Developmental instability, of which fluctuating asymmetry is the most commonly used and recommended measure, has recently been claimed to be an objective, integrated and retrospective indicator of animal welfare. The theoretical and empirical grounds for these claims are reviewed. In
theory, carefully selected composite indices of fluctuating asymmetry are valid indicators of animal welfare in the sense that they reflect the ability of the developmental processes of an animal, with a given genetic constitution, to cope with environmental stressors. Relevant scientific
experiments are scant and are mainly restricted to poultry, but they are on the increase and they largely support the application of developmental instability for assessing animal welfare. A scheme for monitoring farm animal welfare based purely on measures of developmental instability would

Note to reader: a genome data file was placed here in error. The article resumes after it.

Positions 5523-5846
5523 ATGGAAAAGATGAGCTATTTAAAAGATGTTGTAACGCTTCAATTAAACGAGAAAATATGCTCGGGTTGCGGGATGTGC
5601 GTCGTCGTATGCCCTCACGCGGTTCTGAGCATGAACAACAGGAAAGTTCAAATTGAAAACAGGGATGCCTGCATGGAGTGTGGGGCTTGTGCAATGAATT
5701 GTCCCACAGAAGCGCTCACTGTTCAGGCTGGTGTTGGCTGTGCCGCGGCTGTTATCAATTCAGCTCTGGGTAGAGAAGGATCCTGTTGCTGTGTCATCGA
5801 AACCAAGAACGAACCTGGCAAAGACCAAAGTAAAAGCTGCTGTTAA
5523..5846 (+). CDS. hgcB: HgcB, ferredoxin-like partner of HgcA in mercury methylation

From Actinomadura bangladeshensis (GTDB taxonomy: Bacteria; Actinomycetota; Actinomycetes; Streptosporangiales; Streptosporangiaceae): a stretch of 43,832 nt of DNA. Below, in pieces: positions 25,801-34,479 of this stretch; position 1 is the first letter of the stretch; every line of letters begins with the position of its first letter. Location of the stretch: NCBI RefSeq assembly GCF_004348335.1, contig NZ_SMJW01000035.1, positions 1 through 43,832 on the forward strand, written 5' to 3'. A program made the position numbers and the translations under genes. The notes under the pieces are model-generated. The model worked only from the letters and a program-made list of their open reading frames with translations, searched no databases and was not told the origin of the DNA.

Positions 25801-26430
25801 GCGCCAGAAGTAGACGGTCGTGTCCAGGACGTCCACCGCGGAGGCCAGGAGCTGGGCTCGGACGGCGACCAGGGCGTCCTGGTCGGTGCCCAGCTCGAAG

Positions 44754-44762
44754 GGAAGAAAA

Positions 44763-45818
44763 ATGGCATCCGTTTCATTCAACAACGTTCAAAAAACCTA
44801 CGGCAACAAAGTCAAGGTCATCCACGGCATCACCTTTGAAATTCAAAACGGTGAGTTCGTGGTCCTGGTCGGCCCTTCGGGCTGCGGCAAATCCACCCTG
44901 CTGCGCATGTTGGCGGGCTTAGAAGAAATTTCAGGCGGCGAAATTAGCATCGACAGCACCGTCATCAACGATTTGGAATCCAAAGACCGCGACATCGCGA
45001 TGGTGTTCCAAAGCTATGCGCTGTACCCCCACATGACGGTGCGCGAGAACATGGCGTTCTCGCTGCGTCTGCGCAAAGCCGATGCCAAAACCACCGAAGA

have important advantages, but cannot be recommended yet. It cannot be ruled out that certain factors are clearly relevant to the welfare status of an animal but do not notably/proportionally affect its morphogenesis. Moreover, such a monitoring scheme would not be appropriate for applications
with an emphasis on problem analysis/management.